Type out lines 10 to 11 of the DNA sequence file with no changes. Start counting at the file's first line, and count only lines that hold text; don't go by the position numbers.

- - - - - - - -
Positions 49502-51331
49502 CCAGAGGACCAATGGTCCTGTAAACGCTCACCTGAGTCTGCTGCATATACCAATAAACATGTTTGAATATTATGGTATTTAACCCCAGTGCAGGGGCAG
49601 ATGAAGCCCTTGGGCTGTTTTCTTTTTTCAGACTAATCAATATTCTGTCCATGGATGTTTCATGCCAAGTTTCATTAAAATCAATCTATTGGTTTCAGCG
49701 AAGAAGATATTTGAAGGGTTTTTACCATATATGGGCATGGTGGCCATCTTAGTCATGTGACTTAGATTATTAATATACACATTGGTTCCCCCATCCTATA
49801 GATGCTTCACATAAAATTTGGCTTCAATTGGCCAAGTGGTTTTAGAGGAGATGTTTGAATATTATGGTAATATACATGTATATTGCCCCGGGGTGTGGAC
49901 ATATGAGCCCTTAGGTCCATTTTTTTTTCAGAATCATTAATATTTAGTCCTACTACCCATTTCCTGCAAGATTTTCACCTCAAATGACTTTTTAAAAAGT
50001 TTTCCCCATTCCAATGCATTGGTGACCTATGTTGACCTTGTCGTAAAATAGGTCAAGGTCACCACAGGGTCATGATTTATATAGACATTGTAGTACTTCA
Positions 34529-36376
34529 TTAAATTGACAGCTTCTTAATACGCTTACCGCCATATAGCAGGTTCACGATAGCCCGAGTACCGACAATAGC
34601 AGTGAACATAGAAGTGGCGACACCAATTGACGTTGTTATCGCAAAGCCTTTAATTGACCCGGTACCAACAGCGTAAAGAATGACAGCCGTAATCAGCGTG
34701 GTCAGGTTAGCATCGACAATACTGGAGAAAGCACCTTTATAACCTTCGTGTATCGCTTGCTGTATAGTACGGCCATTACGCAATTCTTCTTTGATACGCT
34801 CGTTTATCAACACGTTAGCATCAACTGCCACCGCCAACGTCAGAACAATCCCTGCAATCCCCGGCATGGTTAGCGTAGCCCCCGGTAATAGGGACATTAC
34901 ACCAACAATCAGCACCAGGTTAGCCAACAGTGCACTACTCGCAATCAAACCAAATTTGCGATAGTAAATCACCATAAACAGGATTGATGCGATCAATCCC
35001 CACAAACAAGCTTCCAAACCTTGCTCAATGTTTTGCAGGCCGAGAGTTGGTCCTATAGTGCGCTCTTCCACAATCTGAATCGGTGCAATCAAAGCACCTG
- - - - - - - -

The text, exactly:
34601 AGTGAACATAGAAGTGGCGACACCAATTGACGTTGTTATCGCAAAGCCTTTAATTGACCCGGTACCAACAGCGTAAAGAATGACAGCCGTAATCAGCGTG
34701 GTCAGGTTAGCATCGACAATACTGGAGAAAGCACCTTTATAACCTTCGTGTATCGCTTGCTGTATAGTACGGCCATTACGCAATTCTTCTTTGATACGCT